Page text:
All posts filed under: Awards

Bientôt (Soon), from the series Ekaterina, 2012 © Romain Mader / ECAL

Romain Mader wins the Foam Paul Huf Award

“Romain Mader’s Ekatarina is notable for the humour and irony with which he addresses serious issues: solitude, love, exploitation and the female body,” said the jury for the Foam Paul Huf Award. “In this Chinese box of a project, each layer opens to reveal a new interpretive possibility. What is real here, and what is fiction? “In the invented Ukrainian town of Ekaterina, mysteriously populated only by women, Mader – or the character he plays – looks for love. Unremarkable in appearance, he spends time with aspiring models and beauty queen hopefuls, frozen behind their smiles.” Mader, who was born in 1988, wins €20,000 plus a solo show at the Foam Fotografiemuseum Amsterdam towards the end of 2017. The Foam Paul Huf Award is an annual prize for image-makers under the age of 35, which was set up in 2007 in memory of Paul Huf, an innovative photographer instrumental in founding the Foam Fotografiemuseum Amsterdam in 2001. Previous winners include Daisuke Yokota (2016), Daniel Gordon (2014), Taiyo Onorato & Nico Krebs (2013), and Taryn Simon and Mikhael Subotzky (2007). The members of the 2017 jury …

2017-03-16T17:28:09+00:00

From the series My Danube, 2014 © Lurdes R. Basolí

Danube Revisited: The Inge Morath Truck Project goes on show

During her life, she encouraged photographers to realise their photographic ambitions. In death, the former Magnum photographer’s legacy lives on in the Inge Morath Foundation, established in 2003 – a year after her death – to preserve her archive. Central to the foundation is the Inge Morath Award, a $5000 grant designed to help women photographers under the age of 30 finish a long-term documentary project. “When Inge died, Larry Towell and a group of Magnum photographers created the award in her memory,” John Jacob, director at the foundation, told BJP in an article first published in our April 2014 ‘Women Only’ issue. “The Inge Morath Foundation co-administers the award, but it’s very much driven by the Magnum Foundation.” Every year, Jacob and a jury of Magnum photographers name an overall winner and up to two finalists. Entrants submit between 40 and 60 images from an ongoing personal project. “Each year we look at 80 to 100 submissions and then select a number to present to the Magnum photographers at their AGM,” explains Jacob. “There was …

2017-03-28T11:51:15+00:00

Kolobrzeg, Poland, July 26, 1992 © Rineke Dijkstra

Rineke Dijkstra wins the 2017 Hasselblad Award

“Rineke Dijkstra’s photographs and films speak brilliantly to the intricacy of the portrait image: its embodiment in time; its capacity to reveal history; the contingency of the act of exchange between sitter, photographer and spectator; and, ultimately, photography’s revelation of the self. “At a moment when the portrait image dissipates itself in an economy of narcissism and fractal celebrity, Rineke Dijkstra reminds us of the photographic portrait’s public potential,” says Duncan Forbes, chair of the jury for the Hasselblad Award 2017, which has awarded the Dutch photographer the SEK1,000,000 prize [just over £90,000]. Born in 1959 in Sittard, The Netherlands, Dijkstra attended the Gerrit Rietveld Academy and first came to prominence in the 1990s, with a series of photographs of mothers and their children moments after birth, and with portraits of bullfighters just after leaving the ring. In the series Beach Portraits [1992-2002], she showed children by the sea in Europe and the USA, picking out youngsters on the cusp of adolescence. Dijkstra is known for working on long-term projects, such as her series of images of …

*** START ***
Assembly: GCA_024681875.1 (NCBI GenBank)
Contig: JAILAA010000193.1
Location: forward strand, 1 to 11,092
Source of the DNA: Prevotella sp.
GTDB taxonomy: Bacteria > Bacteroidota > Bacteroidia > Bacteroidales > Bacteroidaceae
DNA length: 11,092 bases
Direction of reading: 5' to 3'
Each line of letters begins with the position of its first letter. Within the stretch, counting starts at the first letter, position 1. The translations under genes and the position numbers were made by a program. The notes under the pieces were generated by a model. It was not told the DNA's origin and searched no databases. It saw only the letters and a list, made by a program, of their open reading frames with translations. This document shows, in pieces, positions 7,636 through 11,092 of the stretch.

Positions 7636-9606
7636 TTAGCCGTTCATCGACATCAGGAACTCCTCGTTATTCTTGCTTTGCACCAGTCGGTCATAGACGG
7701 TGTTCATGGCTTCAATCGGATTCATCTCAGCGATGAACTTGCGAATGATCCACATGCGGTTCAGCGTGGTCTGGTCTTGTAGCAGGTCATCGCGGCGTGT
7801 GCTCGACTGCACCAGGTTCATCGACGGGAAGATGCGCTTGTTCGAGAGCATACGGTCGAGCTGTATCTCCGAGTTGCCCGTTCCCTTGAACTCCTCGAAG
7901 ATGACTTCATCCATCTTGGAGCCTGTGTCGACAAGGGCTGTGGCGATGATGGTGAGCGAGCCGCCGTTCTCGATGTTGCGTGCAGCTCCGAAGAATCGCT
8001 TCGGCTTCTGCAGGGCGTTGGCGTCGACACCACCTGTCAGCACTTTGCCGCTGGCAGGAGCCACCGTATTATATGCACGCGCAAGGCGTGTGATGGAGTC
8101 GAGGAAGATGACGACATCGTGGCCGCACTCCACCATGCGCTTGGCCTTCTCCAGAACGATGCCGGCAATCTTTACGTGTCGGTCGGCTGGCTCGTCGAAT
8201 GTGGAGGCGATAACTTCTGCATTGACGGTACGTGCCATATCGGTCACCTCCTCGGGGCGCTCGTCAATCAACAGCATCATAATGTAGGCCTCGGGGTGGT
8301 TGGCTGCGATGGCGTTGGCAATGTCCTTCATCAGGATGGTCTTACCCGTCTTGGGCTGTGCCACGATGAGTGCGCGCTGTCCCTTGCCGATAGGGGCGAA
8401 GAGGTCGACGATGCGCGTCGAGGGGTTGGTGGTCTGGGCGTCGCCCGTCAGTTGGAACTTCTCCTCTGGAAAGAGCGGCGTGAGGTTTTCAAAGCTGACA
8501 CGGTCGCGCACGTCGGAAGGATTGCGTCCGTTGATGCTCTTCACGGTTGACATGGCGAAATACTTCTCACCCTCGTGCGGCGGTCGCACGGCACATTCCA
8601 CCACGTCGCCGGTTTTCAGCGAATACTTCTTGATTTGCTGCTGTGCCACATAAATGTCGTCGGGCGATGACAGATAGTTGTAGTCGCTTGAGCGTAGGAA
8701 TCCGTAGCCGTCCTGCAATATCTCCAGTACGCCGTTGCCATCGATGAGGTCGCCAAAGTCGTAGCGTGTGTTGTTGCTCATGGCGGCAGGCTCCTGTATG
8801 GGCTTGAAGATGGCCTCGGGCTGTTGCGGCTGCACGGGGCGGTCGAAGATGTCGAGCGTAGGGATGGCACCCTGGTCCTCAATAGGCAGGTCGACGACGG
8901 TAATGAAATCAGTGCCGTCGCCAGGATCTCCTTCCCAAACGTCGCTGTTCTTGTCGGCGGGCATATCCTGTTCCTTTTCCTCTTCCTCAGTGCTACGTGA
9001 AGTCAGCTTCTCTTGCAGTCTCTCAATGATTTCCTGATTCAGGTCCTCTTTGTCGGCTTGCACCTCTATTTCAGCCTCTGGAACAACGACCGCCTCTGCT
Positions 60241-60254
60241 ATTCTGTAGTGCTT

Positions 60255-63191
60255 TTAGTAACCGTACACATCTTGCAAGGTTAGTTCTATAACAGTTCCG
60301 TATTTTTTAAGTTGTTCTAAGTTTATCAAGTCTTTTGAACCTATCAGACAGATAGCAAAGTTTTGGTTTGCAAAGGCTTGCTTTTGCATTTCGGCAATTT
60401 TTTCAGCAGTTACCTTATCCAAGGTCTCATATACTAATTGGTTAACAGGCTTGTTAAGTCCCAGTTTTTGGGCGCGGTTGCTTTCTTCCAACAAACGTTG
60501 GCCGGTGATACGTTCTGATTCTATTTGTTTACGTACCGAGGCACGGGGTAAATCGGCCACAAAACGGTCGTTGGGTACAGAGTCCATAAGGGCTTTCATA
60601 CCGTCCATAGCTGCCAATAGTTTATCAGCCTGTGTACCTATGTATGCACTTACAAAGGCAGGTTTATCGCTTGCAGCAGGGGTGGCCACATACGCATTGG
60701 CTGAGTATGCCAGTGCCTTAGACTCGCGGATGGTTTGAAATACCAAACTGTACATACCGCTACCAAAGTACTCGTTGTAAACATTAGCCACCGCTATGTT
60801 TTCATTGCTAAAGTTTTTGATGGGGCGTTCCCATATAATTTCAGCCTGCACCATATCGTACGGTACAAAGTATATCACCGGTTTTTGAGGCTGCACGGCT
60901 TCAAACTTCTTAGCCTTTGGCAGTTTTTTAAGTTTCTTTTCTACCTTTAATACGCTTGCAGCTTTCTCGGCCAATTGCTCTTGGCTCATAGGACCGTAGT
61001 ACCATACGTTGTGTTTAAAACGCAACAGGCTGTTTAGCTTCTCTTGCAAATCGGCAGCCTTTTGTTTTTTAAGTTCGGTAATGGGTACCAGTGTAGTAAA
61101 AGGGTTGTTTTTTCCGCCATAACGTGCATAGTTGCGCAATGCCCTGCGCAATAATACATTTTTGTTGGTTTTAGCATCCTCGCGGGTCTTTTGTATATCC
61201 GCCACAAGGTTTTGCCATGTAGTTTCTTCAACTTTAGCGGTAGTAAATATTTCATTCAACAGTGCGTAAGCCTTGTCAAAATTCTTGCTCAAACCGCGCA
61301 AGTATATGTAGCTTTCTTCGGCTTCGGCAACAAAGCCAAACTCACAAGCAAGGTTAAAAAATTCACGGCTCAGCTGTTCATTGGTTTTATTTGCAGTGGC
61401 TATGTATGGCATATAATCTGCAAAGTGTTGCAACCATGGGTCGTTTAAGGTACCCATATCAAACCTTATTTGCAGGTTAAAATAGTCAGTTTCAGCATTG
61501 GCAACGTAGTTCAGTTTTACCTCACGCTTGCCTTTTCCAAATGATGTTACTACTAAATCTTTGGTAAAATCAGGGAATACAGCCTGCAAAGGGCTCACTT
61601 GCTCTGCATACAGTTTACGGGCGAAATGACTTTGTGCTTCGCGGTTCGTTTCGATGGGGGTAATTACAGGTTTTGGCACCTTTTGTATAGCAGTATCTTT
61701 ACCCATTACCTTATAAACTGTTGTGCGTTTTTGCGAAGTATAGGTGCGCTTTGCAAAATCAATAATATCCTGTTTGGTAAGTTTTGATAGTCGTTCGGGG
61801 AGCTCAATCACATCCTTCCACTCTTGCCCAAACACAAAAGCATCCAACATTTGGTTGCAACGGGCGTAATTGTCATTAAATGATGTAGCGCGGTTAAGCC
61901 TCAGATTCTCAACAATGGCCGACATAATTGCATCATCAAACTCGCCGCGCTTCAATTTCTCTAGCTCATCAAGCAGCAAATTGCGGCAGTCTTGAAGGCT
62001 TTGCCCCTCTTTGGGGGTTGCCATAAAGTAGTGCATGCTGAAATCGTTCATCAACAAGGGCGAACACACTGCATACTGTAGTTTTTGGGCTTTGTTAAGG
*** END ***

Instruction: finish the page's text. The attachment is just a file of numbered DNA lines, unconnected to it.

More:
2017-03-09T14:52:09+00:00

Forest #6, 2011 © Yan Wang Preston

Yan Wang Preston wins the Syngenta Photography Award

The British-Chinese photographer topped the Professional Commission category with a long-term project titled Forest, which explores the relationship between urbanisation and nature, via China’s tree-dealing business. She’s received a US$15,000 cash prize, plus up to $25,000 to expand the project. Preston’s work will go on show at Somerset House from 09 March – 28 March, alongside the other winners and a curated selection of other work from the competition, which was themed Grow-Conserve this year. Preston is also showing work at Impressions Gallery from 31 March – 24 June – a solo show called Mother River, which was shot over four years along the Yangtze River. The river measures some 6211km from source to delta, and Preston used a strict system and large-format camera to make images every 100km along its length. Second prize in the Professional category in the Syngenta award went to San Francisco-based photographer Lucas Foglia for his series Frontcountry – a project previously featured in BJP. First prize in Sygenta’s Open competition went to Kenneth O’Halloran for a photograph depicting rice production in Tonte, Togo. Matt …

2017-03-09T11:28:39+00:00

Wilteysha, 1993 © Dana Lixenberg. Courtesy of the artist and Grimm, Amsterdam

Deutsche Börse Photography Foundation Prize 2017 exhibition opens

Questions of truth and fiction, doubt and certainty, and the relationship between the observer and the observed are the key themes of the 2017 Deutsche Börse Photography Foundation Prize. The £30,000 prize rewards a living photographer, of any nationality, for a specific body of work in an exhibition or publication format, which is felt to have significantly contributed to the medium of photography between 1 October 2015 and 30 September 2016. Sophie Calle, born in 1953 in France, has been nominated for her publication My All which finds the artist experimenting with yet another medium – the postcard set. Taking stock of her entire œuvre, this set of postcards functions as a portfolio of Calle’s work, as well as a new investigation of it, in an appropriately nomadic format. Over the past thirty years, Sophie Calle has invited strangers to sleep in her bed, followed a man through the streets of Paris to Venice, hired a detective to spy on herself before providing a report of her day, and asked blind people to tell her about the …

2017-03-02T13:47:53+00:00

A dog walks on a rooftop near Süleymaniye Mosque in Istanbul, March 2015. From the series November is a beginning © Esa Ylijaasko

November is a beginning for Esa Ylijaasko